Central Government’s Control Over State Government: A Glance Through Constitution

The Government is termed as a State under the definition provided in Article 12[1] of the Constitution, although, the Government is further divided into two parts i.e., Central and the state Government. The Central Government comprises of the Parliament and the President, while the state Government comes with the state legislative assemblies and the Governor. The difference is that the State functions under the control of the Union (Central Government). There are powers which can be exercised by both the Governments to make laws for maintaining the public order or for the rule of law. The Legislative powers are provided in Constitution itself starting from Article 245 to Article 255 of the Constitution. Further, the powers which can be exercised by the Central and State Government are given in different provisions of the Constitution. The laws made by the State can prevail over the new laws made by the Union which is covered under Article 246(2)[2] read with Article 254(1)[3] of the Constitution which provides that the State can make any law according to the entries provided in the List III of Schedule VII, the condition is however that the law must not be repugnant to the law made by the Parliament.

If there is a case where the State submits to the law made by the Parliament then, the law of the Union would only be applicable to the extent of law state has accepted of the Union. This means even though, the state has accepted the laws made by Parliament above the state legislature then also the state can enforce part of the state law which is not submitted to the law made by the Parliament. The same view was taken in case of R.M.D Chamarbaghwala v. State of Mysore[4], where the state has submitted to the Act passed by the Parliament not completely and kept the power of regulating tax policies in their hand. It was held by the Apex Court that it is valid and cannot be questioned till it is not repugnant to the Act passed by the Parliament.

The Amendment in any act passed by the Parliament can be amended anytime by virtue of Article 368. In this a bill is to be passed by both the houses of the Parliament and is to be later assented by the President. At the very beginning, there was only a procedure in the Article 368 of amending a provision of the Constitution and no power of the Parliament was prescribed in this Act. It was first contended in case of Golaknath[5], where the question was raised that If the Parliament has any power to amend any provision in the Constitution? The result was 24th Amendment[6], which finally gave the power to the Parliament for amending the Constitution. So, if there is any amendment which changes the Act passed by the Parliament and the act of the state is repugnant to the amendment, that part of the Act by passed by the State legislature will be void to the extent it is repugnant to the Act passed by the Parliament.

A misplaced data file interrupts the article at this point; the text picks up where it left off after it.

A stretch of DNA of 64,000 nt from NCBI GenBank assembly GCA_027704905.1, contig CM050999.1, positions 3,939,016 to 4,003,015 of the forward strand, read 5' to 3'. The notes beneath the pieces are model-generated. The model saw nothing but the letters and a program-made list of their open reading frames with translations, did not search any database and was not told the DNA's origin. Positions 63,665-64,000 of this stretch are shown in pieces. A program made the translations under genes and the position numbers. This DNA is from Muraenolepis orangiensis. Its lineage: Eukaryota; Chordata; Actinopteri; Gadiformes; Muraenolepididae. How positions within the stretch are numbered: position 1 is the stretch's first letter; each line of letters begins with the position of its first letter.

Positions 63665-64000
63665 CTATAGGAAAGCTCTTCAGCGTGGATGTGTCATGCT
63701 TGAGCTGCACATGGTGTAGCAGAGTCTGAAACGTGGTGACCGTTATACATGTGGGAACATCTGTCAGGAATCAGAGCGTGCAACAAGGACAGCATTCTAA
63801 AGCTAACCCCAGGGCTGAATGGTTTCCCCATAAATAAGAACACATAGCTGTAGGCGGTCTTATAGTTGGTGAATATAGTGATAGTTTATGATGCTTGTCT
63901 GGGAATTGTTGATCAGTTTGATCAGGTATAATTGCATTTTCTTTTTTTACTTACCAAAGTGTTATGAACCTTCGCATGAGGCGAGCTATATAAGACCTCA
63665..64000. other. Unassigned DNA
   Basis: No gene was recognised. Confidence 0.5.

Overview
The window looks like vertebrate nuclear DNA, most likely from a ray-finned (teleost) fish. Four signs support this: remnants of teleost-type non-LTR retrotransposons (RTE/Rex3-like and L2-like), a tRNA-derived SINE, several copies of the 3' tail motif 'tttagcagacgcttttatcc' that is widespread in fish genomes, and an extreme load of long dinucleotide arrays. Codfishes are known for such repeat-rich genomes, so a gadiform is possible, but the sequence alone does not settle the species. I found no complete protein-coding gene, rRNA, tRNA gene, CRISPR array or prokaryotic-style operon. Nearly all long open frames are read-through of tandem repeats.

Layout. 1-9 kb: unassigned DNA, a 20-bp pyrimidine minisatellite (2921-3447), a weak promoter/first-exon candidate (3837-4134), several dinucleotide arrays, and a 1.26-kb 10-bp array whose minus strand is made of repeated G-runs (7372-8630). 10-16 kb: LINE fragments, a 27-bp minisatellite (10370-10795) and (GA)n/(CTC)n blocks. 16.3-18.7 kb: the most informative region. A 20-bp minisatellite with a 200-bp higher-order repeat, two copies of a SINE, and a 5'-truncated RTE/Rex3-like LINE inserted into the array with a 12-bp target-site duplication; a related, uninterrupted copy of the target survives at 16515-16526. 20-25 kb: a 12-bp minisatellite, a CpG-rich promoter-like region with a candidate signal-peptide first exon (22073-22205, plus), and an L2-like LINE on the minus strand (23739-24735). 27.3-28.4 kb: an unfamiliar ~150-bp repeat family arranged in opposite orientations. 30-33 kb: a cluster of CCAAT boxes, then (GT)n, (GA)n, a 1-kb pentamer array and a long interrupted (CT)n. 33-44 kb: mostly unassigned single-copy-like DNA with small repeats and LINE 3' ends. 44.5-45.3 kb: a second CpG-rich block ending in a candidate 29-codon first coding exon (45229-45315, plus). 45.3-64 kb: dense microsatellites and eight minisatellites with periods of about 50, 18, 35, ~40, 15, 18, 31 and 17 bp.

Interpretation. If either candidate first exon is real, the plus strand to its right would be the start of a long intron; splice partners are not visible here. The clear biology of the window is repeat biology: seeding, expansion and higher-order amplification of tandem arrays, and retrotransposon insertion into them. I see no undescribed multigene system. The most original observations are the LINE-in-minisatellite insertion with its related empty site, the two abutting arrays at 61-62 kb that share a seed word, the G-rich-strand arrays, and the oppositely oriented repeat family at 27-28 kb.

In any way the Central has the power over State and if the State is not functioning in accordance with the Constitution then, the Parliament by virtue of Article 356 can dissolve the state assembly and can impose President’s rule in the State and other conditions of which are provided in the Article 355 of the Constitution. In the case of emergency invoked under Article 356, the President’s rule will be applicable as long as there is no re-election and there is no new Government formed. This emergency can only be imposed to period of 3 years.

The Union has the power to relinquish a state in favour of any other country. There are two procedures in which this can be done. First, is the amendment through Article 368 of the Constitution where the procedure will involve the state in relinquishing its part by Amending Schedule I of the Constitution i.e., by changing the territory acquired by the particular state which is defined therein. Thus, changing the territorial area acquired by the state would result in an area which can be relinquished.

Second, if the Central does not wants to involve state in the procedure, then, through the enforcement of Article 3[7], which states that Parliament by law has the power to make new states and alteration of areas, boundaries or name of existing states i.e., it can increase or decrease the area of any state within the territory of India and can give that to any other state or country. The question is that, will the first schedule will remain the same and that will amount to violation of the Constitution? Article 4 of the Constitution provides the solution for the same, that any law made under Article 2 or 3 will contain the provision to amend Schedule I and Schedule IV of the Constitution[8], thereby taking powers from the State.